It's All About the Data, Baby

I’ve been in IT for a long time - perhaps you have too.  In the late 80’s, when this industry was in its infancy, there were mainframes, minis, PCs and ATs.  Forget laptops–they didn’t exist and these new desktop computers (PCs and ATs) were (in my opinion) the first models which could realistically handle business functions.  

As time went on, we saw the value in sharing the data we were working with, thus the concept of File Servers and Networking developed.  Along came the internet and we had access to a world-full of information.  We could share information with other companies and access their information too, faster than ever before.  Instead of measuring data amounts in MB, we now measure it in GB and TB.  Instead of waiting a couple of days for snail mail, we now are impatient if we don’t receive information in an hour.  Waiting 30 seconds for a program to load is intolerable!

When this industry began, companies knew they would have to invest in an IT infrastructure and that it would be expensive.  A normal life span for that File Server or desktop computer was typically 5-7 years:  the OS wasn’t frequently coming out with new (required) updated versions and any hardware issues were affordably fixed. Machines got faster and more sophisticated.  Software allowed us to work more productively.  The price of hardware dropped.  We began accessing large volumes of information faster than ever before.

Then, thieves discovered the truth about computers and data:  the real value to a company is not in the hardware that we show as an asset on our Balance Sheet.  The true treasure lies in all of that information we type into our laptops, phones, handhelds, desktops and other devices day after day.  Think about it – we spend our days entering information into all sorts of places – sometimes purposefully, sometimes without thoughts of possible consequences.  Hacking is now a vocation – well funded and supported by people who discovered they can extort and/or use your information for their purposes and profit.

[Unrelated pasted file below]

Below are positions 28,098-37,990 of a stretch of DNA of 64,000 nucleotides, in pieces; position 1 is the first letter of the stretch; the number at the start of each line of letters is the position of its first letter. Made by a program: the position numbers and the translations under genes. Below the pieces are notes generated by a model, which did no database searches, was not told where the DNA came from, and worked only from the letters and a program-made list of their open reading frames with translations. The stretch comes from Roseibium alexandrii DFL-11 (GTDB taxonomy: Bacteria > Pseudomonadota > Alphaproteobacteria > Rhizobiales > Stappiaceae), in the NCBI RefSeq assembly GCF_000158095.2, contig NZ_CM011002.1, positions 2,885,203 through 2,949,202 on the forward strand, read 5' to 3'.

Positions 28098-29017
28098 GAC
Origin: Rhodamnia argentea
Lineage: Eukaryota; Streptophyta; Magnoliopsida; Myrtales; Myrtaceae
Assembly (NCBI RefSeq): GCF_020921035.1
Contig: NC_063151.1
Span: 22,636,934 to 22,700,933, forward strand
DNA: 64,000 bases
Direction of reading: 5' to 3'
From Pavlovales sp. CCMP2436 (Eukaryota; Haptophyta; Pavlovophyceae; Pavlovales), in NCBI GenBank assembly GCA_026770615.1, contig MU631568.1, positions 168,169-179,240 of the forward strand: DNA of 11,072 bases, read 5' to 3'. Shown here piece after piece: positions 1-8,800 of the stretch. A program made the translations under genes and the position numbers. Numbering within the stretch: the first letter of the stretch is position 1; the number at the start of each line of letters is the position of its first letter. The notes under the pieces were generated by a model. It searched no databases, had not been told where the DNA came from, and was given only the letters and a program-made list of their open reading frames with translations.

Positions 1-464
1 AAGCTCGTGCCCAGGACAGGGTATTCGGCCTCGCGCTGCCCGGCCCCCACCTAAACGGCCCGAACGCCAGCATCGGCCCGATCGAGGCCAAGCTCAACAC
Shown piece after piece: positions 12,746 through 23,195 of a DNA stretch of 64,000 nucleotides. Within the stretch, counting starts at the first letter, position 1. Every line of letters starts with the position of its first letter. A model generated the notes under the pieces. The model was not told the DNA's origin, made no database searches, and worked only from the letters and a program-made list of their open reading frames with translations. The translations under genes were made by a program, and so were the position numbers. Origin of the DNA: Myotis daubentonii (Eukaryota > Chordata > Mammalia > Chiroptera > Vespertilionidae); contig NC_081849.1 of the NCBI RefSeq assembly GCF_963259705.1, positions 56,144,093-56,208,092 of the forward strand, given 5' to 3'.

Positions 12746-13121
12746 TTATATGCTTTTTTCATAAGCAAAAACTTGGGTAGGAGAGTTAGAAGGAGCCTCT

We no longer can responsibly expect to invest in our company’s IT once every 5-7 years.  The speed of technological developments is now congruent with the advancement of vulnerabilities and threats. Whether you are a sole proprietor or a Fortune 500 company, your IT world requires a well thought out infrastructure plan and strategy – and a budget. The Asset to your company does not appear anywhere on your Balance Sheet – the new asset is YOUR DATA. 

Consider all the obvious (potential) components which are the Foundation of Business Technology (using a Traditional Workforce Model):

Computers Router/Firewall/Switch Security Backup/File Storage Wireless Access Email (Commercial Grade) Phones Modem Internet Service Provider (ISP) Printers (networked or standalone) Web Presence 

Any of these can be vulnerable to attack or intrusion. 

Let me make some of you squirm in your chair a bit:

  • Is the password to your phone system or networked printer the default from manufacturer?  
  • Do you know if any of your people are saving critical files to their desktop which are not a part of your backup set?
  • Do you have an annual IT Strategic Plan and budget in place?
  • Are the patches and updates to all the above-mentioned hardware and software current?
  • Do you provide email best practices or Acceptable Use training to your people?

Now for two alarming statistics:

 Alarming statistic No. 1: According to the University of Texas, 94% of companies suffering from a catastrophic data loss do not survive–43% never reopen and 51% close within two years.

Alarming statistic No. 2: Seven out of 10 small firms that experience a major data loss go out of business within a year, according to DTI/PricewaterhouseCoopers.

We work so hard to keep our businesses profitable and productive.  Why would we willingly give away the company’s greatest asset, its data?  

Patty Zinn is the CEO of MicroSystems Management.

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  • Next up: Kansas City BBQ and Technology